Study Suggests Medical Marijuana May Increase Misuse of Prescription Drugs
A new study questions medical marijuanaâ€™s role in reducing opioid use.
Many studies have cited the benefits of medical marijuana and some have even indicated its potential use in combatting the opioid crisis. However, findings from recently-published research suggest that medical cannabis use may be associated with a higher risk of abusing prescription medication, including pain relievers.
The study, published in the Journal of Addiction Medicine, includes more than 57,000 responses to the 2015 National Survey on Drug Use and Health, in which participants were asked about medical and non-medical use of prescription drugs. Participants were also asked about marijuana use and whether it was recommended by a health care professional. Overall, the survey identified 776 people who used medical marijuana — approximately 1.4% of all respondents.
According to the survey, those who used medical marijuana were more than twice as likely to report non-medical use of prescription drugs, including pain relievers, stimulants, and tranquilizers. Additionally, in an analysis limited to people who used prescription drugs, higher levels of non-medical prescription drug use were prevalent among those who used medical marijuana.
However, other studies have contradicted the notion that marijuana is linked to increased prescription drug use. Previous research has indicated that states in which medical marijuana is legal have lower rates of medical and non-medical prescription drug abuse and related harms, such as opioid overdoses.
In an accompanying commentary, Marcus A. Bachhuber, MD, MSPH, and colleagues at Montefiore Medical Center/Albert Einstein College of Medicine, argued that the findings do not show an increased use of prescription drugs and that other factors may have contributed to the association observed.
According to Dr Bachhuber, even though prescription drug use remained high in the group of medical cannabis users, it is still possible for cannabis use to reduce prescription drug use. He also noted that chronic pain is the most common reason for medical marijuana use.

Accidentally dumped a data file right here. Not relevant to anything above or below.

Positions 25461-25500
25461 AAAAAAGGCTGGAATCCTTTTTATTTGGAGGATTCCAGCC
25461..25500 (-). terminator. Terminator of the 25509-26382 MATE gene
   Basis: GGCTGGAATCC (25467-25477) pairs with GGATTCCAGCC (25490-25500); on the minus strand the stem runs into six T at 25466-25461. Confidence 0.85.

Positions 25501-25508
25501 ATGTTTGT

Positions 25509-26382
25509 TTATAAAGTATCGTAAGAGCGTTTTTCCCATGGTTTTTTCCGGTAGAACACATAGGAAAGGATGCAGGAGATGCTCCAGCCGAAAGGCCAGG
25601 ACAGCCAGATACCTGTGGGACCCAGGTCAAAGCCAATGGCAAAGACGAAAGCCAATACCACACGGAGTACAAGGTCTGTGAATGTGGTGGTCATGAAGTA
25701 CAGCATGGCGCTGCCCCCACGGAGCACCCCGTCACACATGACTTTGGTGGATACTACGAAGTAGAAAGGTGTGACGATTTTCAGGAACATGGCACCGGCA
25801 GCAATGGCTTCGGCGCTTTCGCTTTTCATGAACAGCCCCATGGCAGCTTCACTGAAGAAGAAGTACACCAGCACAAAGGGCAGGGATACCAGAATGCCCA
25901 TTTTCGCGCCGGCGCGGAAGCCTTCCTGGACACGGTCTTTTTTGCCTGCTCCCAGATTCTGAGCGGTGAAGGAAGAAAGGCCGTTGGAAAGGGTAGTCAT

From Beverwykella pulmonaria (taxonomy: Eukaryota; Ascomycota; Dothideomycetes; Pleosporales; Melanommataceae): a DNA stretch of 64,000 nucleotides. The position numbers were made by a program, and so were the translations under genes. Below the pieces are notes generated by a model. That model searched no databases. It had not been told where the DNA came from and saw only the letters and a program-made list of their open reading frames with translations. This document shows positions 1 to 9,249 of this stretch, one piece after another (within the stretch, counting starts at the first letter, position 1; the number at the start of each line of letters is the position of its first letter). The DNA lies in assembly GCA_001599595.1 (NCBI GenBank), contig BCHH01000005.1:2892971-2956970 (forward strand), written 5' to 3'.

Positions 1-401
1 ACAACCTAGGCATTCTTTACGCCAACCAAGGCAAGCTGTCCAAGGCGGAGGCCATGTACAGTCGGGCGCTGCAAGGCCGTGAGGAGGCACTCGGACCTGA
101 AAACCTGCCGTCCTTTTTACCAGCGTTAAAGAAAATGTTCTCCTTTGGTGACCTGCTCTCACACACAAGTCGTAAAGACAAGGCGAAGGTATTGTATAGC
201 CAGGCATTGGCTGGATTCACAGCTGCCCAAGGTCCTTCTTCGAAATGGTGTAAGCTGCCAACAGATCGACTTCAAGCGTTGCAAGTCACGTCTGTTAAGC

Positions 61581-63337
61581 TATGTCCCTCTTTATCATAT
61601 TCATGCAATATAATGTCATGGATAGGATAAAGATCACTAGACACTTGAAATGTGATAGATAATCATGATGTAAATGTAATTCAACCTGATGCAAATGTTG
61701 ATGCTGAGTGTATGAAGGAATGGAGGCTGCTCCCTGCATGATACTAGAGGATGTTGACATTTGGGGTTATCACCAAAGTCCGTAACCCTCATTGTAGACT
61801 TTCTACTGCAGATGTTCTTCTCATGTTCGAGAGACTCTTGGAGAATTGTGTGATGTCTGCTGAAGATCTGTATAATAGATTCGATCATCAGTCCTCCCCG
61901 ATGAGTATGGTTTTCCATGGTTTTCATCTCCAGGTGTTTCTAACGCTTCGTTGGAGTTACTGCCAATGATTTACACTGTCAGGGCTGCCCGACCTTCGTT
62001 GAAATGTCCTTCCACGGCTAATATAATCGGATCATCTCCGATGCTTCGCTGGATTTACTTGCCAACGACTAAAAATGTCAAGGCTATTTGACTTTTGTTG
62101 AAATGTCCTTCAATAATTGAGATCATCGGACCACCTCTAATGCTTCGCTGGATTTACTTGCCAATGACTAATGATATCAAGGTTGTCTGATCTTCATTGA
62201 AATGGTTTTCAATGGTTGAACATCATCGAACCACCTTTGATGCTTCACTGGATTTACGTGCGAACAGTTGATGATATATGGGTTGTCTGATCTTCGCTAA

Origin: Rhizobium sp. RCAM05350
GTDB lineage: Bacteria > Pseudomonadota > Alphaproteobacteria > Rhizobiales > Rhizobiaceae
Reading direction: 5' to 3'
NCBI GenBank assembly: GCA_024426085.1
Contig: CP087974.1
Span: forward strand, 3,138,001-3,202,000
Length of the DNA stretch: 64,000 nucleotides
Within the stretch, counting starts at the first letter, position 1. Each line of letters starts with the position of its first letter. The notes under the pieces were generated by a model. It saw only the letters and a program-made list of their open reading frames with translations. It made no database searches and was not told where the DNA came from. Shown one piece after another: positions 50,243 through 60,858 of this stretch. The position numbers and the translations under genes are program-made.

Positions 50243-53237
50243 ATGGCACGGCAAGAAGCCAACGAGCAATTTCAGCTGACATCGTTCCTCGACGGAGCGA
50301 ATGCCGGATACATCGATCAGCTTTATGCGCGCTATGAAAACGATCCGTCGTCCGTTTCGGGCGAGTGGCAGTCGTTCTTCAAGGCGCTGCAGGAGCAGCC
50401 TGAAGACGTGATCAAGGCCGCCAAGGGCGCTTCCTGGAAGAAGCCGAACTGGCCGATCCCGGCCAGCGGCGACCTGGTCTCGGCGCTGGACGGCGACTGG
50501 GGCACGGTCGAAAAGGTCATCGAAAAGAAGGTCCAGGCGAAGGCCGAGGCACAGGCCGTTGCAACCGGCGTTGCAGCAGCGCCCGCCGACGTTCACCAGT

Study author Theodore L. Caputi, BS, of University College Cork’s School of Public Health, indicated that studies often lack large-scale follow-up data on whether patients are using marijuana together with, or in place of, prescription medication.
“Physicians and practitioners should know that, from cross-sectional data, medical marijuana use is positively associated with non-medical prescription drug use,” he said in a press release about the study.
Although the study’s findings do not prove causal connection between marijuana and opioid use, Dr Caputi concluded that medical marijuana users should be a target population in efforts to combat nonmedical prescription drug use.
In the commentary, the authors concluded, “To fully understand the effect of medical cannabis on the use of other drugs, prospective longitudinal studies randomizing patients to cannabis versus other treatments are urgently needed.”
Caputi TL, Humphreys K. Medical marijuana users are more likely to use prescription drugs medically and nonmedically. Journal of Addiction Medicine. 2018. Doi: 10.1097/ADM.0000000000000405